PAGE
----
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Council asks for more data on dog licensing fees

Article Date: 
21 March, 2014 (All day)

The county’s animal control officer would like to increase fees, something the Morgan County Council is not willing to do without more research.
Paula Harrington said Morgan’s animal control fee schedule is low compared to those in neighboring counties such as Davis and Salt Lake.  License fees in those counties are between $35 and $40 for unaltered animals, and between $15 and $20 for altered animals.  
Morgan’s is currently $16 and $10 and Harrington would like to increase them to $10 and $25 in 2015.  Morgan County’s rate has remained unchanged for the last decade, she said.
In 2013, Harrington collected $3,200 in fees.  In the first three months of 2014, she has collected $5,600.
“That is a huge increase so far this year,” she said, predicting a 2014 dog licensing total of $10,000.  “I am cracking the whip.”
Harrington said the increase in funds is essential to her overall goal of helping more animals.  She said the county has not been “that involved in pet adoption before” and she would rather find homes for animals than have them euthanized.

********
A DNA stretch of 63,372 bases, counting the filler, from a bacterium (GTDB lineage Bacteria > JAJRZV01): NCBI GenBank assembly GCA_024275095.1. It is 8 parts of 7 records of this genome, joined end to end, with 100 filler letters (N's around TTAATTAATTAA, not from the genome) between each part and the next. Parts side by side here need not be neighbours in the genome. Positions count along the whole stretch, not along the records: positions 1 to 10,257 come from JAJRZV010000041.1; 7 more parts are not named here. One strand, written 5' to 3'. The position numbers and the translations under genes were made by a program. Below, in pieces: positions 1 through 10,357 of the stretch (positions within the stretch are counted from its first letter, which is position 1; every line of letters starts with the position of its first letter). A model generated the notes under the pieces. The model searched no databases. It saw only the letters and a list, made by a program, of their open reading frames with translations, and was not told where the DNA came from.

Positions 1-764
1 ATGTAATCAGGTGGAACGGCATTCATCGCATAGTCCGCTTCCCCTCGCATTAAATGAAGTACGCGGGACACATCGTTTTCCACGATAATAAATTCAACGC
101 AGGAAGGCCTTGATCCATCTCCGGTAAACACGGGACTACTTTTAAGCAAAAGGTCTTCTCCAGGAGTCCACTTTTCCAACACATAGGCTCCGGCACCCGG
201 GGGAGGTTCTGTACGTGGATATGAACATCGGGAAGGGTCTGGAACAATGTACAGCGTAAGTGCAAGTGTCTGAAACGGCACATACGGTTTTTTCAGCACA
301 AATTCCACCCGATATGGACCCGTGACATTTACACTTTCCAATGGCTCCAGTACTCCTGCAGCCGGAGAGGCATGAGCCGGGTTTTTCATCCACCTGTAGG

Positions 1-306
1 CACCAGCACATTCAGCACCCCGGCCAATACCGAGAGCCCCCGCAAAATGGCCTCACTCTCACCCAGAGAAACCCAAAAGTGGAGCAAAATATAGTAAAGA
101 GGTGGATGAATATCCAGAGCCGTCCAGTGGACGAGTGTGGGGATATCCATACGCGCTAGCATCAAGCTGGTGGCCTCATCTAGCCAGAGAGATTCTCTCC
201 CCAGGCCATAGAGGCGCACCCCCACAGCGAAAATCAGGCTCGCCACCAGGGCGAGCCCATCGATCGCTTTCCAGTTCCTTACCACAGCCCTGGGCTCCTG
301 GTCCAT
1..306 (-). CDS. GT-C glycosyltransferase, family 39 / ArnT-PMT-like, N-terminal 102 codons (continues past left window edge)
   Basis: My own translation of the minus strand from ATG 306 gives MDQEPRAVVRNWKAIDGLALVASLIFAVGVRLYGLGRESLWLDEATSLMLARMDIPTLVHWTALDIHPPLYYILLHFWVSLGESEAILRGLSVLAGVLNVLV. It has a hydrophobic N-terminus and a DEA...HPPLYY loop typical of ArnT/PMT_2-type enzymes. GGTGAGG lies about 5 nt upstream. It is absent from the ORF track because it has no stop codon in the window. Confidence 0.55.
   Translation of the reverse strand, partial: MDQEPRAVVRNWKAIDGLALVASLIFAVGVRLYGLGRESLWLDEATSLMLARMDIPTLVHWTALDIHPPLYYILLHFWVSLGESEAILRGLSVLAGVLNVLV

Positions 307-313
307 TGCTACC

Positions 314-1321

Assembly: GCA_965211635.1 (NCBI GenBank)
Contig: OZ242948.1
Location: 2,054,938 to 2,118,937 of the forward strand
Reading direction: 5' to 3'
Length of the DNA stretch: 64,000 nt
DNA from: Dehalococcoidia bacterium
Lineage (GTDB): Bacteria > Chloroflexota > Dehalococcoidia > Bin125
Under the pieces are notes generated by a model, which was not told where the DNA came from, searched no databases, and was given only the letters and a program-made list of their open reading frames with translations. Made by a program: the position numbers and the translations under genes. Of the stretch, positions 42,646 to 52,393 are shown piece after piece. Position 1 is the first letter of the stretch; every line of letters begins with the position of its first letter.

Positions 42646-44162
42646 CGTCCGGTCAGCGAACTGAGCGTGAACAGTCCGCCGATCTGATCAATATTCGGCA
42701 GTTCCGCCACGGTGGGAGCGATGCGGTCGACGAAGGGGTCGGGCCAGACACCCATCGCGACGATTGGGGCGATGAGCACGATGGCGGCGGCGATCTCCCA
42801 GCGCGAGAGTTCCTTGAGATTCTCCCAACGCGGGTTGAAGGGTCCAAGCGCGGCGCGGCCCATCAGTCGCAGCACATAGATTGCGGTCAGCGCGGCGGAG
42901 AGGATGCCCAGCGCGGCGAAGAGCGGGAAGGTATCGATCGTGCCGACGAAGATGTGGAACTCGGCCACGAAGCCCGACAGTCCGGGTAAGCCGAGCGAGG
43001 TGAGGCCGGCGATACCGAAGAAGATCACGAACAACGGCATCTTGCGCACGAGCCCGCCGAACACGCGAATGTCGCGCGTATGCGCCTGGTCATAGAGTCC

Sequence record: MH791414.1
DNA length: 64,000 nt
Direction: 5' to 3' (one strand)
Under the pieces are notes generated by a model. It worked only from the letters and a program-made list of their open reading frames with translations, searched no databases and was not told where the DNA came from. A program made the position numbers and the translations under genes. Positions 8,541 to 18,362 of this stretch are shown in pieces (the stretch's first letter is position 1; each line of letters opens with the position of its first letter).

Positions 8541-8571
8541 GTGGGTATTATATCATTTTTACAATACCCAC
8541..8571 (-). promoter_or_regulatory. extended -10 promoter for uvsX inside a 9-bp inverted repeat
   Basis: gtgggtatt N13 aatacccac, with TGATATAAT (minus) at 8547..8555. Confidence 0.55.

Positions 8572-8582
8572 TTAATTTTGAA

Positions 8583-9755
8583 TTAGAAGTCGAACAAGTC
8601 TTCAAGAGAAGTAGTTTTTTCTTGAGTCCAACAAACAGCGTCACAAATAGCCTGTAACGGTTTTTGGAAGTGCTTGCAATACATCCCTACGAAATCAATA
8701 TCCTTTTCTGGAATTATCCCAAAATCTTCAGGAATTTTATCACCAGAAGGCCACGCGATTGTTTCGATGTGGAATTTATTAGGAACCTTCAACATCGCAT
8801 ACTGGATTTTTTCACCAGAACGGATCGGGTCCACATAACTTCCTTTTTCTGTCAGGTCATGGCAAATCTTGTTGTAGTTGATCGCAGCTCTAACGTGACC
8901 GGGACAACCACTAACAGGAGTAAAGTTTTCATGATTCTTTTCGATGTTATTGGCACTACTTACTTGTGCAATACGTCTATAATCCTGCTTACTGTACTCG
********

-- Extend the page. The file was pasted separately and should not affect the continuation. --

Harrington is picking up and finding homes for more animals lately, and the increased fees would help with costs to spade, neuter, microchip and vaccinate the animals before they are adopted out.  As a veterinarian technician, Harrington saves money microchipping animals herself.
Morgan County Councilman Ned Mecham said adoption fees should pay for all related expenses, and an increase in the county’s animal control fee schedule may not be needed.
“If we are doing things the county hasn’t done in the past, those fees should cover those expenses,” Mecham said.  “Don’t blanket raise everything.”
“This is a blanket approach where we are looking for a specific approach,” Councilman Lyle Nelson said.  
Councilwoman Tina Kelley wants more information regarding if current fees plus the money Morgan City pitches in for animal control services even covers Harrington’s full-time salary.  
“I am not sure the taxpayers should pick up the lion’s share,” Councilman Robert Kilmer said.  
Harrington would also like to increase kennel licensing fees. Other counties license cats, but that is not something Harrington is ready to do yet, she said.
The council asked Harrington to return with more data in October, before the council’s regular budget hearings.